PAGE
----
seemed to run great, netting a fifth place feature finish for
him. Brad Conant is absolutely dominant this year here,
recording a clean sweep in a full field of cars.
Jeremy Lepak took the super late model feature win,
passing up M.G. Gajewski for the lead and win. Mark
Mackesy slowly picked away at passing cars one by one,
and made it up as far as second, where he finished. It is
always fun to watch him, as he is methodical in his
approach.
Super late model racer Jesse Haase was present again, but
isn’t sure how much longer he will race, stating, “I was
ready to call it quits last year, but then we won the Lodi
(Wayne Lodholz) race, and were having fun. I’m looking at
running this year, and then my son is getting to the age
where he can do it, I’d like to convert it to a limited late
model and have him start out the way I did. I learned so
much racing at different tracks that way when I started
out.”
Burton Brown has a neat looking car this year, painted gold
and black in tribute to Smokey Yunick. He even has a
picture in the back window of the car of himself standing
with Yunick in front of his shop. The one thing that won’t
happen, however, is the running of Yunick’s number,
thirteen. Burton plans to stick to his usual number 07!
Mariah Gajewski scored a clean sweep in the mini-stock
division, with Josh Opper making a strong run to finish
second. Karl Genett won the pure stock feature over Nick
Erickson Jr. and Travis Volm. Seems like some of the former
Tomahawk area pavement racers switched to dirt, and now
back to pavement, as Steve Brown and C.J. Hedges Jr. are
back racing paved tracks again.
Took in the weekly show at the Rockford Speedway this
past Saturday. Steve Rubeck won the feature by doing
something few people have been able to do this year, finish
ahead of Alex Papini.
In my “99 Chronicles” where I report each time on how
both number 99 cars fared in the sportsman division,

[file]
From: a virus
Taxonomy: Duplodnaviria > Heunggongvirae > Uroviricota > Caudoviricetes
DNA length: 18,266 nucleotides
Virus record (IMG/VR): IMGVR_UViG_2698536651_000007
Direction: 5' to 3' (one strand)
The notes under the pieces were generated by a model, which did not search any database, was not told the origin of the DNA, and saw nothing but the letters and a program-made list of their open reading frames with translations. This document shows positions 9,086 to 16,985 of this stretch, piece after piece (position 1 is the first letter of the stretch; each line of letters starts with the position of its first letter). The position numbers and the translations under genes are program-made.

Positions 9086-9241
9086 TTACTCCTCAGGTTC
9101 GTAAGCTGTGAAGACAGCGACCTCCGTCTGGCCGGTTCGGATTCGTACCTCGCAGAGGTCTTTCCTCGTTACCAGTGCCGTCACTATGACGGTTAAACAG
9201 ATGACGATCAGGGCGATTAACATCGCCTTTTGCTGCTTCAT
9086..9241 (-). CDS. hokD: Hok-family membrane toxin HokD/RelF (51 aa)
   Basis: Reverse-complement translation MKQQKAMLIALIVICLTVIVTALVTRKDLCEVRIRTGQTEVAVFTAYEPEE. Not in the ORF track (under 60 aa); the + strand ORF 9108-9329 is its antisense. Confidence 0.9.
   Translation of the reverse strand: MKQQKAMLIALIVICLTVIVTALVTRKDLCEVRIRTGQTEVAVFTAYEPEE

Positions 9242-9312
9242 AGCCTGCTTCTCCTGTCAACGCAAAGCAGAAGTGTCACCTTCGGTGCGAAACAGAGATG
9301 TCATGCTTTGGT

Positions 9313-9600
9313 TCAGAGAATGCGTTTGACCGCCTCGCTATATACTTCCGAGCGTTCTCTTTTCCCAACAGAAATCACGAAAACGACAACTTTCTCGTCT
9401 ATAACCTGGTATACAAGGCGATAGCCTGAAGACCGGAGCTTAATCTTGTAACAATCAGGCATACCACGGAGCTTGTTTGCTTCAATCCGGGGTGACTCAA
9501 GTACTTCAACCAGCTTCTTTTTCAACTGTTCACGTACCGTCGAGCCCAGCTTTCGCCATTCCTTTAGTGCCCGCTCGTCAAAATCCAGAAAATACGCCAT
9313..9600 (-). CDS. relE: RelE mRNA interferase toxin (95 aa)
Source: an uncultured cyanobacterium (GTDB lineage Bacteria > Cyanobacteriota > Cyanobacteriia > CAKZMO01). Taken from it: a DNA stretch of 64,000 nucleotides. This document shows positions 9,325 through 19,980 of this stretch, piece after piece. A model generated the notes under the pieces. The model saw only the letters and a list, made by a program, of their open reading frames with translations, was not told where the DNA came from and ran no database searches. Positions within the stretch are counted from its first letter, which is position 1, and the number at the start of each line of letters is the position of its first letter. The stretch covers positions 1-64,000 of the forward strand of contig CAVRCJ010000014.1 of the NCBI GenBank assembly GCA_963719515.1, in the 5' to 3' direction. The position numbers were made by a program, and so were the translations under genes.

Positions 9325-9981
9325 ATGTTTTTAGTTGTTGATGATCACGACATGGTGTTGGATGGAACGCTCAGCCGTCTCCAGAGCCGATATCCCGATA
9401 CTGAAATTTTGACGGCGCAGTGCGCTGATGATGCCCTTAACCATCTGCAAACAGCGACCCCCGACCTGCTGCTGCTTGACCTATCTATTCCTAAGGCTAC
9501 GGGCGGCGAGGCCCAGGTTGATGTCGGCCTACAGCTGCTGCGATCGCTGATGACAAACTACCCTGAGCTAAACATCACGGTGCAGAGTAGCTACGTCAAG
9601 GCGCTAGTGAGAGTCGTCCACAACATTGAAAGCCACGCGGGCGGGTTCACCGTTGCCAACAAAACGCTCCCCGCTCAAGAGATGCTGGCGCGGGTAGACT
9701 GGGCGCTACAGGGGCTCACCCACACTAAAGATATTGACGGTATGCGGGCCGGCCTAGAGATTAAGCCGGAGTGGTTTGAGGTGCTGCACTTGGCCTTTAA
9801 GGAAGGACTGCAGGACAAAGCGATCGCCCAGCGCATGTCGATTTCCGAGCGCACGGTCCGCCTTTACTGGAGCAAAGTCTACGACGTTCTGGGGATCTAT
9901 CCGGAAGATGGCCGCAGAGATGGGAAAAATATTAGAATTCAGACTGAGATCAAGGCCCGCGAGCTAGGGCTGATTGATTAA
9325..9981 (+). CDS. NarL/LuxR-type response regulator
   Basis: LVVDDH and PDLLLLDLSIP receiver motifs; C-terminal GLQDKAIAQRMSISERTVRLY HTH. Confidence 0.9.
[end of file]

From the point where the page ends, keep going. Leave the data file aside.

Johnny Robinson stated before the races, “We put the
spring setup in the car that we used in the hobby stock
back in ’03 at Jefferson. We are trying some things for
racing at Columbus. The car really isn’t too bad with this
setup.” Johnny made the fast dash, where he finished
second, then won his heat, and finished seventh in the
feature. His number “99” counterpart, Justin Sellers noted
after the races, “We had a coil go bad in time trials, and that
is why I timed so bad, We’re hoping to time in much faster
next week and run up front in the feature.” Justin also won
his heat, and finished sixth in the feature.
Brett McCoy was the dominant factor in the sportsman
division tonight, setting fast time, winning the dash,
placing a close second in his heat, and winning the feature.
That is as close to a clean sweep as you can get without
actually getting it.

Daryl Gerke makes the long trip down from his home near
Appleton, WI., to race here. In talking to his Dad, Brad, he
noted that the cost of gas is the big issue, as it just seems
to keep going up in price, making the long haul more
difficult as time goes on. They field an absolutely beautiful
car in this division, and take pride in keeping it looking that
way.
The Roadrunner challenge race this week was simply a
smokey burnout contest. Terry Van Hise won the event by
utilizing a rolling burnout, with Raymond Hardesty adding
a little fun as he did his, throwing his steering wheel out the
window, and nearly running it over as he let the tires spin.
Jason Van Hise put out quite a display of spinning donuts
while smoking the hides. No mosquitoes were present
during or after this event! Dennis Smith Jr. won the regular
Roadrunner feature.
Jason Bragg took the American Short Tracker feature win,
with a pack of six cars doing battle at one time. Nick Cina Jr.
looked to take the win away, but Bragg had none of it. very
good racing amongst the whole field.
Adam Cartwright closed the show with a win in the figure
eight, which rarely runs on Saturdays, with the complete
show being finished before ten o’clock, giving everyone
time to visit after, in what was the first actual pleasant race
night, weather-wise.